UsukiDoll
  • UsukiDoll
solve the system of linear equations using the Gauss–Jordan elimination method. 2x-3y=8 4x+y=-2
Mathematics
schrodinger
  • schrodinger
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UsukiDoll
  • UsukiDoll
|dw:1361067093589:dw|
UsukiDoll
  • UsukiDoll
|dw:1361067118822:dw|
UsukiDoll
  • UsukiDoll
ugh I missed that one on my paper! that subtraction because -16-(-2) is - 14

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UsukiDoll
  • UsukiDoll
anyway|dw:1361067211535:dw|
UsukiDoll
  • UsukiDoll
|dw:1361067247174:dw|
UsukiDoll
  • UsukiDoll
|dw:1361067302376:dw|
Callisto
  • Callisto
|dw:1361067336310:dw|
UsukiDoll
  • UsukiDoll
|dw:1361067340708:dw|
Callisto
  • Callisto
|dw:1361067371987:dw|
UsukiDoll
  • UsukiDoll
I'm using elementary row operations.
UsukiDoll
  • UsukiDoll
oh crud
UsukiDoll
  • UsukiDoll
spotted anotehr error. not my day today
UsukiDoll
  • UsukiDoll
|dw:1361067436003:dw|
UsukiDoll
  • UsukiDoll
arghhh...
UsukiDoll
  • UsukiDoll
ok really...I put this in reduced row echleon form. got my solution, but geez doesn't even equal back into the equation
Callisto
  • Callisto
Hmm... Try to do it again...
Callisto
  • Callisto
Since you've made a mistake in the first operation, it's hard to get the right answer :|
UsukiDoll
  • UsukiDoll
something is wrong with the y
UsukiDoll
  • UsukiDoll
ok let's redo this
UsukiDoll
  • UsukiDoll
|dw:1361067604121:dw|
UsukiDoll
  • UsukiDoll
augmented matrix [a b]
UsukiDoll
  • UsukiDoll
|dw:1361067630686:dw| triangles indicate main diagonal
UsukiDoll
  • UsukiDoll
so I have to get rid of the 4 and the -3.
UsukiDoll
  • UsukiDoll
2row 1 - row 2 --> row2
Callisto
  • Callisto
Hmm.. My usual practice is -2R1 + R2 -> R2
UnkleRhaukus
  • UnkleRhaukus
do you mean \[R_2\to R_2-2R_1\] @UsukiDoll
UsukiDoll
  • UsukiDoll
yes
UsukiDoll
  • UsukiDoll
|dw:1361067762579:dw|
UsukiDoll
  • UsukiDoll
|dw:1361067803078:dw|
UsukiDoll
  • UsukiDoll
so now... to get rid of the -3... 7row1 -3row2 --->row1
Callisto
  • Callisto
Why not do this: -1/7 R2 -> R2
UsukiDoll
  • UsukiDoll
achhhhhhhhhhhh
UsukiDoll
  • UsukiDoll
I don't wanna deal with fractions
Callisto
  • Callisto
But the answers are fractions :P
UnkleRhaukus
  • UnkleRhaukus
|dw:1361067930957:dw|
UsukiDoll
  • UsukiDoll
arghhhhhhhhhhhhhhhhhhhhhhhhhhhhhhh I feel like Rarity Belle now
Callisto
  • Callisto
|dw:1361067978329:dw|
UsukiDoll
  • UsukiDoll
oh wait. sign errors everywhere. Is that why I am getting frustrateD?
UsukiDoll
  • UsukiDoll
wait a sec something is wrong already with row 2
UsukiDoll
  • UsukiDoll
|dw:1361068119755:dw|
UsukiDoll
  • UsukiDoll
|dw:1361068152547:dw|
Callisto
  • Callisto
Relax~~~ |dw:1361068054013:dw|
UsukiDoll
  • UsukiDoll
|dw:1361068165204:dw|
UsukiDoll
  • UsukiDoll
argh there could be so many combinations with this thing!
Callisto
  • Callisto
|dw:1361068179917:dw|
UsukiDoll
  • UsukiDoll
|dw:1361068217096:dw|
UsukiDoll
  • UsukiDoll
|dw:1361068228254:dw|
Callisto
  • Callisto
Just stop for a while, if you don't mind?
UsukiDoll
  • UsukiDoll
arghhhhhhhhhhhhh doing that got me x = 7
Callisto
  • Callisto
This is basically what you do for the first row operation -2R1 + R2 -> R2. I split it into two steps so that you can catch up the the arithmetic easier (I hope..) |dw:1361068290374:dw|
UsukiDoll
  • UsukiDoll
big numbers -_-
UsukiDoll
  • UsukiDoll
that means to get rid of the 6 I have to do 7r1 - 6r2
Callisto
  • Callisto
No?!
UsukiDoll
  • UsukiDoll
or -7r1+6r2
UsukiDoll
  • UsukiDoll
-.-
UsukiDoll
  • UsukiDoll
|dw:1361068464895:dw|
UsukiDoll
  • UsukiDoll
|dw:1361068472375:dw| main diagonal in triangles
UsukiDoll
  • UsukiDoll
|dw:1361068495592:dw|
UsukiDoll
  • UsukiDoll
|dw:1361068548208:dw|
Callisto
  • Callisto
Yup..Do you want to deal with big numbers or fractions?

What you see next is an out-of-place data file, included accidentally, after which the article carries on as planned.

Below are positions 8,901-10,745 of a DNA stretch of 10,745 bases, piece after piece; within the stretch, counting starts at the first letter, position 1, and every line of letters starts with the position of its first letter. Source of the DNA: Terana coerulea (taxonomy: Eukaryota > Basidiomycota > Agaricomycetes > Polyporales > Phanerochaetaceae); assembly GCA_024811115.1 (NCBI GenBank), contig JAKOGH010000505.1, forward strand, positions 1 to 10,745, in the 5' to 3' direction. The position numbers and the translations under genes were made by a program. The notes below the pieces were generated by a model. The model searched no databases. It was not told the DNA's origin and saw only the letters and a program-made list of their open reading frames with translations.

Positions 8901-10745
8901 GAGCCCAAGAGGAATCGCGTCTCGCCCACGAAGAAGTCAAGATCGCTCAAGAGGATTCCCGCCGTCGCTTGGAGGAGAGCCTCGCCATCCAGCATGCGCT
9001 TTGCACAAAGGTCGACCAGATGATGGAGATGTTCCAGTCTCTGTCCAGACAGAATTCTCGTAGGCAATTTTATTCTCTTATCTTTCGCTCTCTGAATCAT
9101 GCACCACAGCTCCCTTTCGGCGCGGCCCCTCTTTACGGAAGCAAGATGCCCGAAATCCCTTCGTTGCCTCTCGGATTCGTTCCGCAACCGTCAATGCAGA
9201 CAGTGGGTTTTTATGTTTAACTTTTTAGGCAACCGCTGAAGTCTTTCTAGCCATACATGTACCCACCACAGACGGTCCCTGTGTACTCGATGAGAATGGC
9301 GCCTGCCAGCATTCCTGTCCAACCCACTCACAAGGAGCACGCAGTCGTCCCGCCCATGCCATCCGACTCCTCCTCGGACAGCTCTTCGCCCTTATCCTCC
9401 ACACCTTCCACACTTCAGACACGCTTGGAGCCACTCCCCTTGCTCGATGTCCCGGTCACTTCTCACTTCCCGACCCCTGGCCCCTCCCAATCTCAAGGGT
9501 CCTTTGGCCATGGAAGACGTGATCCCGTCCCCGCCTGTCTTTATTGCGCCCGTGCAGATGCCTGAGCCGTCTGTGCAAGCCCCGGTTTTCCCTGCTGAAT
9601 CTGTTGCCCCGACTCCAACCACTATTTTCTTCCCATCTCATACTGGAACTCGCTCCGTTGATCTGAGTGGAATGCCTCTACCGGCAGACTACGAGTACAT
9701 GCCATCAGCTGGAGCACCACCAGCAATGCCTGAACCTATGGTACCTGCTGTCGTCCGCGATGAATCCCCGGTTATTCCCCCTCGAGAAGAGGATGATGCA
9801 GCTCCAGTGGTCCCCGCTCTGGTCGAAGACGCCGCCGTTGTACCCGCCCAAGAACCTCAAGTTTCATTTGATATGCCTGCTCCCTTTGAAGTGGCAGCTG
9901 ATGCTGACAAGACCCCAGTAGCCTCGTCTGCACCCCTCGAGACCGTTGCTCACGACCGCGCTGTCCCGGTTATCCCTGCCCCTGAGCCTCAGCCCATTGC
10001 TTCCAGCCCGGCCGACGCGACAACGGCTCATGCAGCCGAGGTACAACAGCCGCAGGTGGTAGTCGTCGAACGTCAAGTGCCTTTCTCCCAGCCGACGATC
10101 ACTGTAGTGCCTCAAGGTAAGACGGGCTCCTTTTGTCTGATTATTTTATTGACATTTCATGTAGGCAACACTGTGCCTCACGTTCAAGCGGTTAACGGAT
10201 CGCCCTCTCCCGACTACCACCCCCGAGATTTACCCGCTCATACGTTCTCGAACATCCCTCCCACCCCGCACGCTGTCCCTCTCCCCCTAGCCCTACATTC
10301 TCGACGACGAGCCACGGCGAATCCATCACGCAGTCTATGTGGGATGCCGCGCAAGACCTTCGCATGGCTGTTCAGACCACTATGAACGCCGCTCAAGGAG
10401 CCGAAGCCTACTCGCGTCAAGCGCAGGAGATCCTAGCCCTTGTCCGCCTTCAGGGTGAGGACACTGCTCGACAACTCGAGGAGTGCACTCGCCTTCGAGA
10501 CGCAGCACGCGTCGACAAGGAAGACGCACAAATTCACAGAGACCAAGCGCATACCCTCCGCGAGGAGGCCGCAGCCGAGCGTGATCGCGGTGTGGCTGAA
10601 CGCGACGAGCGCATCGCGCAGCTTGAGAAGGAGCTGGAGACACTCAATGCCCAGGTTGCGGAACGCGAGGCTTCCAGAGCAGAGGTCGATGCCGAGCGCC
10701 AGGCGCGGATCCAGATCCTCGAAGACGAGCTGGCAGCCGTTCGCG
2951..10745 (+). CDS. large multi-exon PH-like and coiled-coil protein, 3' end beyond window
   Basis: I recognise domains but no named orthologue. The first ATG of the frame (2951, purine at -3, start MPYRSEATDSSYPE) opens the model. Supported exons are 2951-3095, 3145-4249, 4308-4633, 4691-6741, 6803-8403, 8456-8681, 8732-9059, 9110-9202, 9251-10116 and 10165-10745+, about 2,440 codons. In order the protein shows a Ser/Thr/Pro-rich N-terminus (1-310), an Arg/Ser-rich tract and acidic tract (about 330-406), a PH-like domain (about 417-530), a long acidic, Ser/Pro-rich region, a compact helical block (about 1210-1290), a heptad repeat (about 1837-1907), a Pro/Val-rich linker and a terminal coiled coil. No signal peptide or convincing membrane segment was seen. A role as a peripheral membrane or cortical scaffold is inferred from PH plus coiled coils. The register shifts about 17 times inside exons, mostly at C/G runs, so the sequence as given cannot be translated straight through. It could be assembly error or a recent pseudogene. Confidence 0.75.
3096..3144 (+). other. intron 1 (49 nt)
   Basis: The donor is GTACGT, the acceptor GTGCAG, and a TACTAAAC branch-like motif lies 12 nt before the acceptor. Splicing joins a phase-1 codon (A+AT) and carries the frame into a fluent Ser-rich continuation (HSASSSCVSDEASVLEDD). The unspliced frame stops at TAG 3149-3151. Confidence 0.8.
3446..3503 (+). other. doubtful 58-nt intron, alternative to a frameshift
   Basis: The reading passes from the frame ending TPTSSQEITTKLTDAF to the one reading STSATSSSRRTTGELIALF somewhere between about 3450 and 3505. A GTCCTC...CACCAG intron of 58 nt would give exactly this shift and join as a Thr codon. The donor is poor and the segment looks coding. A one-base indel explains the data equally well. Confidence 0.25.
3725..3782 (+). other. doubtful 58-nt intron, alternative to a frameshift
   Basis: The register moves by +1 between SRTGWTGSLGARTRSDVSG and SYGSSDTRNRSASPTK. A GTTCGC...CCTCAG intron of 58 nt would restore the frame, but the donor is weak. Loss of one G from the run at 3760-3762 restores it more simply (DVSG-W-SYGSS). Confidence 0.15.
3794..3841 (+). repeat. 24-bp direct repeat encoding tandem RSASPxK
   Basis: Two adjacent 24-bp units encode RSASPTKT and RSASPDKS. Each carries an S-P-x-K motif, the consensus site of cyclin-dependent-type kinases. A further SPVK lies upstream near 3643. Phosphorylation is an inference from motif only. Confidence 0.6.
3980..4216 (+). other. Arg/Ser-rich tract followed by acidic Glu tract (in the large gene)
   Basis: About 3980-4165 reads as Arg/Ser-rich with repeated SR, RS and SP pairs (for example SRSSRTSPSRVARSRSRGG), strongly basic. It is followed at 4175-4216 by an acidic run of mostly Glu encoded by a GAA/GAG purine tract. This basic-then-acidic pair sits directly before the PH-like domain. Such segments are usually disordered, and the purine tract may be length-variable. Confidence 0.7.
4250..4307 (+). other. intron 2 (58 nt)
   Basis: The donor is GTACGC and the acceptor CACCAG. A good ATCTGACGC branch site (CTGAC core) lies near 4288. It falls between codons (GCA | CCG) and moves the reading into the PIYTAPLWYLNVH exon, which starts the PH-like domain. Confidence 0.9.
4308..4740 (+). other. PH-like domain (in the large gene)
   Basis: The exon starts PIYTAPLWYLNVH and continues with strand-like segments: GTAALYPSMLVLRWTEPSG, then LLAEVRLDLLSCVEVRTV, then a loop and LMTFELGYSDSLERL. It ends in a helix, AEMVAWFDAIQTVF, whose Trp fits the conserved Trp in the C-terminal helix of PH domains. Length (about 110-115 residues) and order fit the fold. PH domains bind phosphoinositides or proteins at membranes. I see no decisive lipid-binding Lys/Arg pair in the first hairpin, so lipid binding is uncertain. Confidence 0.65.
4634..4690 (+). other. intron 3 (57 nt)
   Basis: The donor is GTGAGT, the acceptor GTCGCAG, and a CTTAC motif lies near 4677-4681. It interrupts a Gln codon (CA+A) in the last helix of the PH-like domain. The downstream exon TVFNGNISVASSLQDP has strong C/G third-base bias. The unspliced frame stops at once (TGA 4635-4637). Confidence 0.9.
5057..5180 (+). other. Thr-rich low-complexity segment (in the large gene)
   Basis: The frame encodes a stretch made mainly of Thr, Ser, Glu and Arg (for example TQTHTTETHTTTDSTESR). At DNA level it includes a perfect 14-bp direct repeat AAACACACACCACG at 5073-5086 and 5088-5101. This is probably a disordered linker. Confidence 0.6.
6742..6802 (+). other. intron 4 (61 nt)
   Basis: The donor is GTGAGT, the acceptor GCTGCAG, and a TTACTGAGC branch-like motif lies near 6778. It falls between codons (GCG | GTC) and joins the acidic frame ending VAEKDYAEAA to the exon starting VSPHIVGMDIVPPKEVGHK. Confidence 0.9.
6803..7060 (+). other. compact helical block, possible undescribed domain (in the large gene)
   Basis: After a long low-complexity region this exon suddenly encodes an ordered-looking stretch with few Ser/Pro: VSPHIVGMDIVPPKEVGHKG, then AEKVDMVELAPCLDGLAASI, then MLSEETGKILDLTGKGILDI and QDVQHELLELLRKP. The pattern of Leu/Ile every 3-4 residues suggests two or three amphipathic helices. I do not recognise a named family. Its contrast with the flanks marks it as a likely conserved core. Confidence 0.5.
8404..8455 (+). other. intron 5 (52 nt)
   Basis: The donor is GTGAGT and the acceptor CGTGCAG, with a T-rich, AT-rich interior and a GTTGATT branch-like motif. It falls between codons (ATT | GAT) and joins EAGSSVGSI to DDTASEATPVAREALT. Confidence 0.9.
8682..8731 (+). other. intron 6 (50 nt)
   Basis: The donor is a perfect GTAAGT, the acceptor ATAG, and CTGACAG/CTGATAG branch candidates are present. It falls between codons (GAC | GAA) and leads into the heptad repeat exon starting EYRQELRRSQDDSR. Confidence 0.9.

UsukiDoll
  • UsukiDoll
|dw:1361068571208:dw|
UsukiDoll
  • UsukiDoll
I don't want to deal with fractions
UsukiDoll
  • UsukiDoll
|dw:1361068639980:dw|
Callisto
  • Callisto
Yes!!!
UsukiDoll
  • UsukiDoll
|dw:1361068650303:dw|
UsukiDoll
  • UsukiDoll
|dw:1361068693152:dw|
UsukiDoll
  • UsukiDoll
ok why the heck am I getting different answers despite the fact that I got it into reduced row echleon form. that's just...grrrrrrrrrrrrrrrrrr
UsukiDoll
  • UsukiDoll
just earlier I got x = -1 and y = -2
Callisto
  • Callisto
Hmm.. Careless mistakes perhaps?!
UsukiDoll
  • UsukiDoll
now x = 1/7 y = -18/7
UsukiDoll
  • UsukiDoll
what!
Callisto
  • Callisto
The one x=1/7; y=-18/7 is right :\
UsukiDoll
  • UsukiDoll
-.- is there more than one answer to this? There could be many many things that I could have done here.
Callisto
  • Callisto
No.
UnkleRhaukus
  • UnkleRhaukus
x = 1/7 y = -18/7 \(\LARGE\checkmark\)
Callisto
  • Callisto
There are only 3 cases for system of linear equations.. 1. No solution 2. Exactly one solution 3. Infinitely many solution.
UsukiDoll
  • UsukiDoll
I had a truckload
UnkleRhaukus
  • UnkleRhaukus
A quick string of row operations \[R_2\to R_2-2R_1\\R_2\to R_2/7\\ R_1\to R_1+3R_2\\R_1\to R_1/2\], if you have gotten a different solution you must have a made a mistake somewhere, it is very easy to make mistakes using Gauss–Jordan elimination .
Callisto
  • Callisto
1. No solution with a row that has all zero entries on the left, but non-zero entry on right => system is inconsistent 2. Exactly one solution After elementary row operations, no. of rows = no. of unknowns (/columns) => system is consistent 3. Infinitely many solution. After elementary row operations, no. of rows < no. of unknowns => system is consistent
UsukiDoll
  • UsukiDoll
but...yeah I suppose because I have seen some matrices that had a row of zeros on the left but with a nonzero on the right that is an inconsistent system .. How is it possible to make a mistake when it's so hard to spot one? I mean...I could've used different operations on the matrix. The combinations are everywhere.
UsukiDoll
  • UsukiDoll
Gauss Jordan is worse than Gaussian
UsukiDoll
  • UsukiDoll
ohhhhh what happens if I did Gaussian and then Gauss Jordon
UsukiDoll
  • UsukiDoll
because the answers to the Gaussian are supposed to be the same as the Gauss Jordon
Callisto
  • Callisto
Gaussian Jordan = Gaussian then Jordan lol!!!
UsukiDoll
  • UsukiDoll
but sometimes when I put the matrix into echleon form I can see the steps to making it row reduced
UsukiDoll
  • UsukiDoll
|dw:1361069849783:dw|
Callisto
  • Callisto
Guassian told you to make the left an upper triangular matrix Jordan asked you to further make the left an identity matrix